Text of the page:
At 10:57 AM 2010-04-16, Mew, Peter wrote:
>Hi Ishumael
>This is not something I have done, I postulate it as an avenue for 
>I would guess the steps to be
>1. Play the recording into the computer via software that will 
>create a text file, I'm sure Google will come up with several applications
>2. Correct those parts of the text that were not interpreted correctly
>3. have the computer read the text in an appropriate voice, male. 
>female. child etc
>4. record the output of the computer
>5. replace by editing, those parts of the original recording that 
>you wish to be disguised
>As far as I can see there would be no way to reverse this process, 
>as the is no inflection or accent information in the intermediate text file
>I admit this is a time consuming method but would guarantee anonimity

Hi, Peter,

This is a very interesting solution. You can delete the words you 
don't want re-said (or have the voice synthesizer say "bleep" "bleep" 
which might be better) and then you have a text transcript (or maybe 
that already exists) and the voice is totally anonymous but possibly boring.

However, the downside of this is that the emotion of the story 
telling will be lost. Even if the voice is badly distorted, I suspect 
the emotion of choking up and crying might come across.

We are going through a process of healing and reconciliation here in 
Canada for Aboriginal Peoples who were mis-treated as children in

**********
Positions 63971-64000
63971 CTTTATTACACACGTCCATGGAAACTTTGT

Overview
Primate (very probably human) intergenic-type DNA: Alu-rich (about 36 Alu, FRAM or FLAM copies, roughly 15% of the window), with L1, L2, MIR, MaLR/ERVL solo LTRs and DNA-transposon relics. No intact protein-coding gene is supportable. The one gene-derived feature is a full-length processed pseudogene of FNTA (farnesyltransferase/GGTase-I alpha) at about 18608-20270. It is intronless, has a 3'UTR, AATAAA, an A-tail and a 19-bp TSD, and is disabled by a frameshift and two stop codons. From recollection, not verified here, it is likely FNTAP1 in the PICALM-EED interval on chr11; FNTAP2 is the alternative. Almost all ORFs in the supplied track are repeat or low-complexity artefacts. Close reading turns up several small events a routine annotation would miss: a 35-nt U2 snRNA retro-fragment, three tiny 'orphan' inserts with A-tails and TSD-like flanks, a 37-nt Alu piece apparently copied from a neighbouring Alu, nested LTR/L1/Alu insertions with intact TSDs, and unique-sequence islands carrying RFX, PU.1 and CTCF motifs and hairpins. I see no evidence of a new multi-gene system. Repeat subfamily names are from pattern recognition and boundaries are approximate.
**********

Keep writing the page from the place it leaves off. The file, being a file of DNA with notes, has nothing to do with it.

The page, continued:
government-sponsored, but often church-run "Residential Schools". We 
had a series of sermons at our church about this and one of the 
things that kept being brought up is that on this continent, the 
Aboriginal Peoples need to tell their story over and over in order to 
come to grips with it. Stories and their telling are an important 
part of the culture.

With that lesson in mind, a totally artificial-sounding telling of 
the story might not be the same catharsis that the actual telling would be.

This is such an important and difficult task to do correctly. I wish 
Ishumael the best of luck in this.



PS for those who might be interested in our story, the sermons can be 
found here

Richard L. Hess                   email: [log in to unmask]
Aurora, Ontario, Canada       (905) 713 6733     1-877-TAPE-FIX
Detailed contact information:
Quality tape transfers -- even from hard-to-play tapes.